The city's former chief crane inspector apologized at his sentencing Wednesday for taking bribes to fake inspection and licensing exam results and said other inspectors didn't deserve the notoriety he brought them.
James Delayo was sentenced in Manhattan state Supreme Court to two to six years in prison for taking more than $10,000 in payoffs.
"I'd like to apologize to the city in general for letting them down ... and to my family especially and the Buildings Department who do a difficult job and don't get recognition," Delayo said.
Looking gaunt and often coughing, the 61-year-old Delayo commended other inspectors for the difficult and important work they do, saying, "They don't deserve the bad publicity I brought them."
The charges against Delayo — filed in 2008 — stemmed from a crackdown on corruption in the construction industry that began after two deadly crane collapses that killed nine people.
Justice Thomas Farber said imposing the sentence was difficult because of Delayo's work supervising the crane operations at ground zero after the Sept. 11 terrorist attacks.
"It is with some degree of sadness I impose this sentence because I recognize Mr. Delayo is a man who is quite ill, partly due to what can be described as heroism," Farber said.
But the judge added that the bribe-taking "crime itself was an extraordinary betrayal of public trust."
Defense attorney David Oddo said Delayo had developed severe pulmonary illnesses as a result of his work at the World Trade Center site.
Farber made a note that Delayo not be deprived of the "substantial medication" he takes for his condition, which includes asbestosis.
Manhattan District Attorney Cyrus R. Vance Jr. said Delayo was entrusted by the city to ensure the safety of workers and the public.
"He failed to do so, forgoing public safety for greed and putting countless lives at risk," Vance said.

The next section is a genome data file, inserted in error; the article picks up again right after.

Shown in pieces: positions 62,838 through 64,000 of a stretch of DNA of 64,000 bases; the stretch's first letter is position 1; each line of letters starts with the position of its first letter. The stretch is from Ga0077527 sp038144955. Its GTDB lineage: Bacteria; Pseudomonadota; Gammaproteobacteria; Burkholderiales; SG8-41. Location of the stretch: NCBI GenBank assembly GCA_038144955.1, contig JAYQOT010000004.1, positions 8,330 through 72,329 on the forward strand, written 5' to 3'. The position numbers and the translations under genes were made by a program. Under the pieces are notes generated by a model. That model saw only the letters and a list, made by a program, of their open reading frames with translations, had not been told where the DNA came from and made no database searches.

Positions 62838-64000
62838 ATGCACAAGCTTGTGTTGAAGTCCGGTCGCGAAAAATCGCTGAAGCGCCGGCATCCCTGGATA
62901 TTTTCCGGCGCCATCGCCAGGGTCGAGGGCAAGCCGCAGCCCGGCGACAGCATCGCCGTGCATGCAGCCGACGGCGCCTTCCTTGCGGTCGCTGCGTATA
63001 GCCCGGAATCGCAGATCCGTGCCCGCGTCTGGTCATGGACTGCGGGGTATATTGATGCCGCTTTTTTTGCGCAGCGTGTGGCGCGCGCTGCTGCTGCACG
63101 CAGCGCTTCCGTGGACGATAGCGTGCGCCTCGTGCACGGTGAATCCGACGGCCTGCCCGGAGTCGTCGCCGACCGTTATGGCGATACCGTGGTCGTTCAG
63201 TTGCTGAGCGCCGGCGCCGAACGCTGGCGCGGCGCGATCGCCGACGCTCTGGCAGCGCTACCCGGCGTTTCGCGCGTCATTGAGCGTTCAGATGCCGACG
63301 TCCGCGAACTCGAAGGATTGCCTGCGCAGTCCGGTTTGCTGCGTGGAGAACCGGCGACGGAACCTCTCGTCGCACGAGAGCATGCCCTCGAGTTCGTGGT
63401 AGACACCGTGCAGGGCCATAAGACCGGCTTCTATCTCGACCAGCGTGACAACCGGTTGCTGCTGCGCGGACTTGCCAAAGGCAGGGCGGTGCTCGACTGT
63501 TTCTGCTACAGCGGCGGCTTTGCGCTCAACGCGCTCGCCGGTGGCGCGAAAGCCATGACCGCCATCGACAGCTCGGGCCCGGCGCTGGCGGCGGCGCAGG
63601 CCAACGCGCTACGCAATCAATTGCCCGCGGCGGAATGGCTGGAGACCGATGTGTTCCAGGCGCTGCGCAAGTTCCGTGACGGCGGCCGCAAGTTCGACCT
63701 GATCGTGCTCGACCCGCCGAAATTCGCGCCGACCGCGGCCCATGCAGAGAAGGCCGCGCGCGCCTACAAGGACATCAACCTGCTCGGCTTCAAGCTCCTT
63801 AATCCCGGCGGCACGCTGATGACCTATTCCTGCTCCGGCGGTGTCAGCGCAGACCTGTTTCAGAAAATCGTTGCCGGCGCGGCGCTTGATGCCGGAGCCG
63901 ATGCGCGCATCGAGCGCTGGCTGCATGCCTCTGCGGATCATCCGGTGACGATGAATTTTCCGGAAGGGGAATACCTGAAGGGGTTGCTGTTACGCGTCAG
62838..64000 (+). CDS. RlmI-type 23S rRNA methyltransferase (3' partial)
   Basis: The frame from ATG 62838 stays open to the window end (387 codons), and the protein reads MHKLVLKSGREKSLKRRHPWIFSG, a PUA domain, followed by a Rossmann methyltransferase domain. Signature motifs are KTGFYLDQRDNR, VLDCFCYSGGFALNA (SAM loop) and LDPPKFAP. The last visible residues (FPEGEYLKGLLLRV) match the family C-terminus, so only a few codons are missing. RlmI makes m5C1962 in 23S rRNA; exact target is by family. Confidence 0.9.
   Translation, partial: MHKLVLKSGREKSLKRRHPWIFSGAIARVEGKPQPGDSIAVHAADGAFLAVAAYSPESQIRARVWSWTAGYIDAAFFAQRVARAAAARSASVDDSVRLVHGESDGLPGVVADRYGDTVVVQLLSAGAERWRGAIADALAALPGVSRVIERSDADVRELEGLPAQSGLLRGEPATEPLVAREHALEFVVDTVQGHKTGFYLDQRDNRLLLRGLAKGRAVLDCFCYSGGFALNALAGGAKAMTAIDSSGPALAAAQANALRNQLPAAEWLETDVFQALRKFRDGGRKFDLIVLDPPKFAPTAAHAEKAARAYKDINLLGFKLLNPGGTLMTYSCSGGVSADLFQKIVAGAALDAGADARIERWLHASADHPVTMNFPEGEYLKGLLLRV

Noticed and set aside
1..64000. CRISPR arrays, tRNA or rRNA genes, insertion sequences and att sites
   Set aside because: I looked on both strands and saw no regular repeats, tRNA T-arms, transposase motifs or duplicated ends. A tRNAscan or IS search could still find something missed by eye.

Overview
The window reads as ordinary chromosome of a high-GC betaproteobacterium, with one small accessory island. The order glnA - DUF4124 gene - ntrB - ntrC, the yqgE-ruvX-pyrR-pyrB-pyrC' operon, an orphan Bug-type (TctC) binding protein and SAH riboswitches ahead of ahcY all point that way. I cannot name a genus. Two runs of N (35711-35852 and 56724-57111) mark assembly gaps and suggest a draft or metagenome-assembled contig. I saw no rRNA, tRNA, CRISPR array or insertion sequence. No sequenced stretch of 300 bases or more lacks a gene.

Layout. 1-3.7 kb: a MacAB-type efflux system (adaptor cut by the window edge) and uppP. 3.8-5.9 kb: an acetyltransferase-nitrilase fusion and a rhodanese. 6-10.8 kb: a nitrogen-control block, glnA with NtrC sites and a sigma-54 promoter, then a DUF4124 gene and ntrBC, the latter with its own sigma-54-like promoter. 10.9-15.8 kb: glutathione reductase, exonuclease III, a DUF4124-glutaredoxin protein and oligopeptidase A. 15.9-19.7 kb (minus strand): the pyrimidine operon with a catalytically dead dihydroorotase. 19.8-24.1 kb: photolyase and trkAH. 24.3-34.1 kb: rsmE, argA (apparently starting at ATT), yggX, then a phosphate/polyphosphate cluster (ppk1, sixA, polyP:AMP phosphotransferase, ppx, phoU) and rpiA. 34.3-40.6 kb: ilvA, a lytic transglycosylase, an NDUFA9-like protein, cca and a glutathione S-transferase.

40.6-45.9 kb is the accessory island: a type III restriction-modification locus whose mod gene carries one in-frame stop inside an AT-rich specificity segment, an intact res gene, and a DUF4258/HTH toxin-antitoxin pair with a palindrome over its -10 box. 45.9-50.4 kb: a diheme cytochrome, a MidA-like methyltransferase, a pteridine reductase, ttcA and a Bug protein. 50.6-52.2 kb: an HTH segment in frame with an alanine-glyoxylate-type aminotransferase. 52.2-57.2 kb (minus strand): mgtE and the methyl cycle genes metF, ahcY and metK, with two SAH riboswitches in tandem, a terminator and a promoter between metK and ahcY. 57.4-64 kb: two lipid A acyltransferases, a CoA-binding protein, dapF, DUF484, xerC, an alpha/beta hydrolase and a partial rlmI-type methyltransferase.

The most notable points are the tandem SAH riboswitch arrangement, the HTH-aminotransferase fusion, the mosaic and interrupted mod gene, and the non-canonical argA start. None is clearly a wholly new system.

Delayo pleaded guilty earlier this year to receiving bribes for falsifying crane inspections. Nu-Way Crane Service Inc. and company official Michael Sackaris pleaded guilty to bribery, acknowledging they paid Delayo more than $10,000 to fake results for inspections that were never conducted and to certify that Nu-Way workers had passed crane operator tests at least one of them never took. That employee, Michael Pascalli, pleaded guilty to a false-filing charge.
The charges followed two deadly collapses of another company's cranes in 2008. The Nu-Way case involved smaller cranes and wasn't linked to the collapses, but it contributed to questions about the city's oversight of construction cranes.
The city has since added crane inspectors, increased training requirements and changed how licensing exams are given to some crane operators.
A lawyer for Copiague, N.Y.-based Nu-Way said in court that the company "conferred numerous bribes" on Delayo from 2000 to 2008. The payouts ranged from $200 to $3,000 apiece, prosecutors said.
Delayo started working for the city Department of Buildings in 1982, rising to become its acting head of crane inspections in 2008. He retired later that year.
A crane-rigging contractor has been charged with manslaughter in one of the fatal collapses, while a crane owner and a former mechanic face manslaughter charges in the other. Besides Delayo, another former crane inspector faces charges including tampering with public records after being accused of lying about examining one of the fallen cranes 11 days before it collapsed.
All have pleaded not guilty.